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Will farmers get a new farm bill this year?

Ag lenders weigh in on farm policy, farm profitability and worries over high fixed costs.

Mike Wilson, Senior Executive Editor

April 6, 2023

6 Min Read
U.S. capitol building with cherry blossoms
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With so much focus now on planting season weather, it’s easy to forget some of the big policy and financial issues facing agriculture: namely the looming farm bill debate and high land costs driving cash rents and fixed costs.

To get insights on these topics and more, we turned to three Farm Credit leaders – Farm Credit Mid-America’s chief lending officer Tara Durbin and chief credit officer Vince Bailey, and Matt Erickson, ag economic and policy advisor at Farm Credit Services of America. Erickson formerly worked as Kansas Senator Pat Roberts’ chief economist.

Will there be a Farm Bill finished by September?

Erickson: Look at the dynamics of this congress. Looking at a pathway to completion, House Ag Committee chairman G.T. Thompson, R-PA, and U.S. Senate Ag Committee chairwoman Debbie Stabenow, D-MI, have done multiple farm bills, so I think there’s a desire to get one done. For some, the priority is crop insurance; on the Democrat side it’s nutritional assistance.

On the flip side, there are a lot of challenges. One is the overall budget. How are certain priorities going to get paid for? The committee is already starting off in the hole. There are 19 programs in the 2018 farm bill that don’t have a budget baseline after fiscal year 2023, and that costs $876 million. So if they want everything to be the same in the 2023 farm bill, they’re going to have to find that money somewhere, right in the middle of a budget debate. The debt ceiling debate is going to be even hotter this summer. That’s got to be addressed.

Right now lawmakers are in listening mode, saying the right things; both sides want to get it done. But the calendar is going to be extremely tight to get it done this year. I’m optimistic, but the clock is ticking.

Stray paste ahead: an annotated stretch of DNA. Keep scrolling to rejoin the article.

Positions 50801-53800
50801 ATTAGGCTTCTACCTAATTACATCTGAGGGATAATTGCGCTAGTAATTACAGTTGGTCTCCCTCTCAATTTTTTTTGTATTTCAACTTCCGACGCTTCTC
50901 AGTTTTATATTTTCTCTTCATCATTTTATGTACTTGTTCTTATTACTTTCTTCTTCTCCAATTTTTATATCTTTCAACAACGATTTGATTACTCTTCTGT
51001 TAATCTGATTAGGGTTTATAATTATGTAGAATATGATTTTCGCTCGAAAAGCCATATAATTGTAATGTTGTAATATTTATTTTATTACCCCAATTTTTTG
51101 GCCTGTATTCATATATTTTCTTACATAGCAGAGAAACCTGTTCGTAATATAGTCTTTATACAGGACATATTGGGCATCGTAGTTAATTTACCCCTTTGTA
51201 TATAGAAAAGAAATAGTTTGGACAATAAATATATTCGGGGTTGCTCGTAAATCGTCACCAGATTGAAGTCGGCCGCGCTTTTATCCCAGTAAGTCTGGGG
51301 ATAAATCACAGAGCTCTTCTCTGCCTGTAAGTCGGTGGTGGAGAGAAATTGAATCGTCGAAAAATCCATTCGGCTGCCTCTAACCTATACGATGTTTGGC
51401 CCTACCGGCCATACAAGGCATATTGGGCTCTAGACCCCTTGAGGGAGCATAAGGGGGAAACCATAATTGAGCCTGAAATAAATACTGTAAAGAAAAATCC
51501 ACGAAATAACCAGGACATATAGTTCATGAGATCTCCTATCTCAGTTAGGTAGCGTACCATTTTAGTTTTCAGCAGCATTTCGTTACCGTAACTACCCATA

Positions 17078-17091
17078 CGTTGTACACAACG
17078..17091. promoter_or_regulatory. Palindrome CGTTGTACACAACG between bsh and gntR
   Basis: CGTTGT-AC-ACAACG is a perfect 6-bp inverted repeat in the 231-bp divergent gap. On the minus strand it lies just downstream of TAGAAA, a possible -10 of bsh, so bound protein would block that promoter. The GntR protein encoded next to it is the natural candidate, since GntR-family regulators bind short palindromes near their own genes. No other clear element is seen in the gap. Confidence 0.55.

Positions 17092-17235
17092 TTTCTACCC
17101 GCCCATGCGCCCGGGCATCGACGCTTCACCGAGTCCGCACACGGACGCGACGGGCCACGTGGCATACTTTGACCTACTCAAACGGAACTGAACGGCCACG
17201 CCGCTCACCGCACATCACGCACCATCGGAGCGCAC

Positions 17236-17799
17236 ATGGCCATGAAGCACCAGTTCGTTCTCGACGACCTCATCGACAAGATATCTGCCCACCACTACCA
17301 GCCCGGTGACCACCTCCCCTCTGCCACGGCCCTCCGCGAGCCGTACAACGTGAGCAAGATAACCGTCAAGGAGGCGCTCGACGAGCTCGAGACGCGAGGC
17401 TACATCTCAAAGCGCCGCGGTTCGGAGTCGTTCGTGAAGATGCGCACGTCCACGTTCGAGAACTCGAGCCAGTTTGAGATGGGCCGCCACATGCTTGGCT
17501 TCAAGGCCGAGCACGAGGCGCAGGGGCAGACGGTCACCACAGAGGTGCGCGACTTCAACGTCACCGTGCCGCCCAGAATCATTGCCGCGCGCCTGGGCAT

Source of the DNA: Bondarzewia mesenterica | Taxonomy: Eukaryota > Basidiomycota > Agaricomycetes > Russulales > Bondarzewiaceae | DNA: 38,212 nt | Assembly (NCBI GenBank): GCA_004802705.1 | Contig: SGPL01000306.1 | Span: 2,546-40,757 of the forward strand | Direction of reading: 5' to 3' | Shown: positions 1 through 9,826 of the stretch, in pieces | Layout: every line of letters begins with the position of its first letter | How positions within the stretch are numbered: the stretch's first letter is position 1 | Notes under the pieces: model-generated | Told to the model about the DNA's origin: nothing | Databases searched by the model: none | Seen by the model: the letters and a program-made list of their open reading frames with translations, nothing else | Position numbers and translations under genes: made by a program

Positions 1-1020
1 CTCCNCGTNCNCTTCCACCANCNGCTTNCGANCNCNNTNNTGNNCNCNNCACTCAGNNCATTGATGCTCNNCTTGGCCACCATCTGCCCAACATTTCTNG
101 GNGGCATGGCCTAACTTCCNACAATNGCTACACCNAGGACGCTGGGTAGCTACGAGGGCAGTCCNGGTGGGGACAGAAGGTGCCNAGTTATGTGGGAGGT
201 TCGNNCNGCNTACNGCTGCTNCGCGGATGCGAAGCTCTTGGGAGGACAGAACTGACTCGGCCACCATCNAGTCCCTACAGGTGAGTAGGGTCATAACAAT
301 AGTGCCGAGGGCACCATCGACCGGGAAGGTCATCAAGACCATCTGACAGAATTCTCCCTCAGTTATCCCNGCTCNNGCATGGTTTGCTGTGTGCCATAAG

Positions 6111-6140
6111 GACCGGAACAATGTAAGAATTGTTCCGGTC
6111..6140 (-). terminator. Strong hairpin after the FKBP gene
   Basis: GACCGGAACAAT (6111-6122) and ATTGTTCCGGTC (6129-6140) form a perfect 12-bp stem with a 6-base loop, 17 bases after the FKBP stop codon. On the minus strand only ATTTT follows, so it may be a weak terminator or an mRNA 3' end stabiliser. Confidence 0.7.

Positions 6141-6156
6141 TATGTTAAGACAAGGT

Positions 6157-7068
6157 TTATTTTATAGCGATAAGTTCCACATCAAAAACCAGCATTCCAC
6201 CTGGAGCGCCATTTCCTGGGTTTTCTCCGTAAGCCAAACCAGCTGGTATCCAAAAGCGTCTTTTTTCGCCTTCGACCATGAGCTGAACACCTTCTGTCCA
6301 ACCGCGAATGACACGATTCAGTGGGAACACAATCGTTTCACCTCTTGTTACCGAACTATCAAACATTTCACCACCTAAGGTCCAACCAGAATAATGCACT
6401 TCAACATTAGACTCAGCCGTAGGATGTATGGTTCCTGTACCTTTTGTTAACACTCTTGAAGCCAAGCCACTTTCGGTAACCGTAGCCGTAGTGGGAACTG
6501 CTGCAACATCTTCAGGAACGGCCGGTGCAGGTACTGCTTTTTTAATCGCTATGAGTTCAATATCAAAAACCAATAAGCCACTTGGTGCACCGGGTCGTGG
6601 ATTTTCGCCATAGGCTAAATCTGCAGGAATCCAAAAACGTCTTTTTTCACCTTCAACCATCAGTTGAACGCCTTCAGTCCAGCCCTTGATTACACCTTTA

What should the new Farm Bill try to accomplish in the next five years?

Erickson: In 2018, under Sen. Pat Roberts’ leadership, his focus was the future; you don’t write a farm bill for now; you write it for the farm economy in the next 5 years. And if you look at the baselines, we could see commodity prices becoming bearish with burdensome supplies. Not just Brazil’s large crop but also, say, 92 million U.S. corn acres at a 181-bu. per acre trendline yield. A large crop would be bearish.

When I look at seasonality trends, that June-August time is critical because Brazil’s safrinha (second crop corn) will hit the market at the same time as our U.S. weather market is happening.

Have recent profitable years changed how farmers borrow money?

Durbin: Balance sheets are strong. In some cases they’re using cash instead of drawing on their operating lines. It’s our biggest competitor. We’re seeing a little lower utilization of operating lines, but that’s part of the cycle we’re in. It’s temporary.

Bailey: They’re in really good financial shape right now. We’ve seen two really good profitable years, especially in grain. Yet, working capital is still less than what you think it should be, but that’s because they’re buying equipment, land, making improvements and using more cash.

When farmers are in a down economic cycle they tend to buy equipment and land but borrow at higher levels to pay for it. When producers do borrow for depreciable assets it is important to remember all principal payments are paid after tax income. Producers should be cautious with accelerated depreciation while borrowing on the asset. Tax management is important and ag is one of the few industries where you can move that income statement around.